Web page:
As I recall, it took a few years before the secret came out. Dad gathered dimes throughout the year, pulling them from his other coins to a special holding place. Later, they were put into coin wrappers, and we got to help with that, too. “I use them to buy a birthday present for your mom,” he shared.

Looking back, it seems that he took this path when family finances were challenging. As conditions improved, dad maintained the practice though he didn’t need to find funds for presents in this loving way.

Dad was an imperfect man, as all of us are, but he loved his wife and family. There was never any doubt about that.  Born early in the 20th century, having grown up in difficult conditions during difficult times, he was not an outwardly expressive guy. He communicated his love in a variety of ways, and my mom was wise enough to see love in action.

Dad was self-employed as an accountant. He put in whatever hours it took to take care of his family and his clients. During some times of the year, dad would be up by 4 in the morning, getting ready in the darkness to head to work. Mom shared that he would use a flashlight to go through the drawers in the bureau and navigate the bedroom and bathroom. She said that, despite his efforts to be quiet and to keep the darkness, he bumped into things and cast his light around. “He wakes me, but I don’t say anything. I know he is trying and is being thoughtful.”

Trying does matter, as does generosity of spirit when interpreting others’ actions.

Dad had other ways of communicating, too. I recall often how he would hold mom’s hand while in the car. I see how my hand holds my wife’s while we are going somewhere, and I see mom’s and dad’s hands.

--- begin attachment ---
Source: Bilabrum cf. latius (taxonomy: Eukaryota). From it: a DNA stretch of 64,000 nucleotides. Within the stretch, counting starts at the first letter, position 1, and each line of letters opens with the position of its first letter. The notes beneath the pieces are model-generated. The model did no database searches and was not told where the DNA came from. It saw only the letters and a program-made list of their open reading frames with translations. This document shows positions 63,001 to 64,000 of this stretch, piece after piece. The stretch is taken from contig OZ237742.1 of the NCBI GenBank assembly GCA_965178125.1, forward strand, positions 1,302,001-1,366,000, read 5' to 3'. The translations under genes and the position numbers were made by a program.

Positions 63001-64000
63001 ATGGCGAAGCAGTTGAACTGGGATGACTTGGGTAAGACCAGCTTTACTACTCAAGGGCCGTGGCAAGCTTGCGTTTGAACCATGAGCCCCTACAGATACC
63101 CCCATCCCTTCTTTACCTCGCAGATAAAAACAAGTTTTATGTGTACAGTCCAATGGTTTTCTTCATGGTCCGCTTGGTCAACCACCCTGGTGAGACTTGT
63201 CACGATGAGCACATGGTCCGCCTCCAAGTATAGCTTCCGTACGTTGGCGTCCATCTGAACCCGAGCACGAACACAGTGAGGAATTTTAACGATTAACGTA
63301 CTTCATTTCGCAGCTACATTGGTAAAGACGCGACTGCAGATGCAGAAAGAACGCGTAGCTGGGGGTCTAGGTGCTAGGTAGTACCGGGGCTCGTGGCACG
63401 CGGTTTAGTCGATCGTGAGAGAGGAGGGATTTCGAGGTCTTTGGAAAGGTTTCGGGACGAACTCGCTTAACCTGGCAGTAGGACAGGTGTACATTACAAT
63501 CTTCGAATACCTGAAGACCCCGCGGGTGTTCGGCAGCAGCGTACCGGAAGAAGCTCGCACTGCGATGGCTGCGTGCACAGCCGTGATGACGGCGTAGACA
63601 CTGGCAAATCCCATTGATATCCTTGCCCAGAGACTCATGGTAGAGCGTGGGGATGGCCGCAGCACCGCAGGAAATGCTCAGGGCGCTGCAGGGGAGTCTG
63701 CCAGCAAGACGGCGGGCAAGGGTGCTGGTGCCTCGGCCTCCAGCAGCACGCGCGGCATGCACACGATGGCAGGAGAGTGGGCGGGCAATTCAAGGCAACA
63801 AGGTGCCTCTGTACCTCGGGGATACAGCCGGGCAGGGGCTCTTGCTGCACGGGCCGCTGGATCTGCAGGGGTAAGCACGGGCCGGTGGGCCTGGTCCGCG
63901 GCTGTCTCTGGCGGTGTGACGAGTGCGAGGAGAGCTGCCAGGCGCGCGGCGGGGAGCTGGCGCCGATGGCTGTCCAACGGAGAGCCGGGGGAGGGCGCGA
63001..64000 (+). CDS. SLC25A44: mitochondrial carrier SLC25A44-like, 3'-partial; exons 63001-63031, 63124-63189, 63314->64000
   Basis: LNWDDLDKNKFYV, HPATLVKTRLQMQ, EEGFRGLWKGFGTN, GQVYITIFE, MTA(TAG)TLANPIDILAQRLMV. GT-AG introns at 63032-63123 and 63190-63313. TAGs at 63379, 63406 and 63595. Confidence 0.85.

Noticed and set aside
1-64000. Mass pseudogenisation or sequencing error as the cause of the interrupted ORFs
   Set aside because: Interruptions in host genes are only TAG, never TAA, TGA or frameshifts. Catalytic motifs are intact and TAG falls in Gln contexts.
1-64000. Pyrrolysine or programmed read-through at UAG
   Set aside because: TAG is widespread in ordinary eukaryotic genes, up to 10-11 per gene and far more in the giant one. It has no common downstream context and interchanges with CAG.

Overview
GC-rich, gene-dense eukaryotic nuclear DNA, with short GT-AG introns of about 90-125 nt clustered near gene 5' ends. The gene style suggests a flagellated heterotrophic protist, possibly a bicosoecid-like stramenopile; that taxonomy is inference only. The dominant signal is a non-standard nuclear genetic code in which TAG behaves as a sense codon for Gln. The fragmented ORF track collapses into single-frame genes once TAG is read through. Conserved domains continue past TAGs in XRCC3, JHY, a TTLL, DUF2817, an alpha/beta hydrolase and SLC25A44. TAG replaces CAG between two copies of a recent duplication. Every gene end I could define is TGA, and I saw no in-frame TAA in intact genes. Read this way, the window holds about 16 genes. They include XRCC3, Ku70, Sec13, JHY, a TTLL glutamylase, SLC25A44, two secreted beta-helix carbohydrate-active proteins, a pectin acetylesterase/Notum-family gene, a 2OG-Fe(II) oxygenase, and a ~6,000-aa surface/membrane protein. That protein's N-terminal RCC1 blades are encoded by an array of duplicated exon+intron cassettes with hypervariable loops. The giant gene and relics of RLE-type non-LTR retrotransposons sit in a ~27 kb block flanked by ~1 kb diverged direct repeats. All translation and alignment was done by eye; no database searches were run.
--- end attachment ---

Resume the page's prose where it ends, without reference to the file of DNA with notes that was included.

We can’t have too many ways of saying “I love you.” Often the whispered actions are more clearly understood than the loudly proclaimed words. Try. Trying matters.

“Slow down, I’ll…”

My dad loved to take impromptu trips to the hardware store when I was a kid. His business had stabilized enough by the time I was a young teen that he could pick up a tool or gizmo or gadget whenever he wanted it. The trips would usually start with him picking up his keys, walking by me and saying, “Come on, let’s go to the store.” His call to action was always accompanied by a smile.

I loved those little jaunts to the nearby Wagner Hardware or Handy Dan Home Improvement. I never knew what we’d walk out with. The walk in often resulted in the same comment. Dad’s words have stayed with me for 50+ years.

Dad was 43 years old when I was born. He walked crisply with perfect posture, and I was young and energetic. What dad had in posture, I had in pace.  It would only take a few steps after getting out of the car before I was ahead of him, heading to our shopping adventure.

“Slow down and I’ll walk with you,” he would say.

His message was a simple reminder. It serves as a reminder to this day.

Slow down. Slow….down.

Slow down the pace of living, working, planning, measuring success…slow down. You might find that you’ve been missing more than just seeing things; you have left people behind. Some are friends, some are strangers and some are people you love. Slow down and see the opportunity to engage with and listen to people while in line at the store, or when looking at the same items on the shelf as the person next to you. Slow down and see the opportunities that you encounter everyday at work, at the gas station, at church, at chamber luncheons, in waiting rooms.

Before you head out the door again, pause. Slow your pace. Notice throughout your day who you might have otherwise left behind had you not slowed your pace and heard the world say, “Slow down and I’ll walk with you.”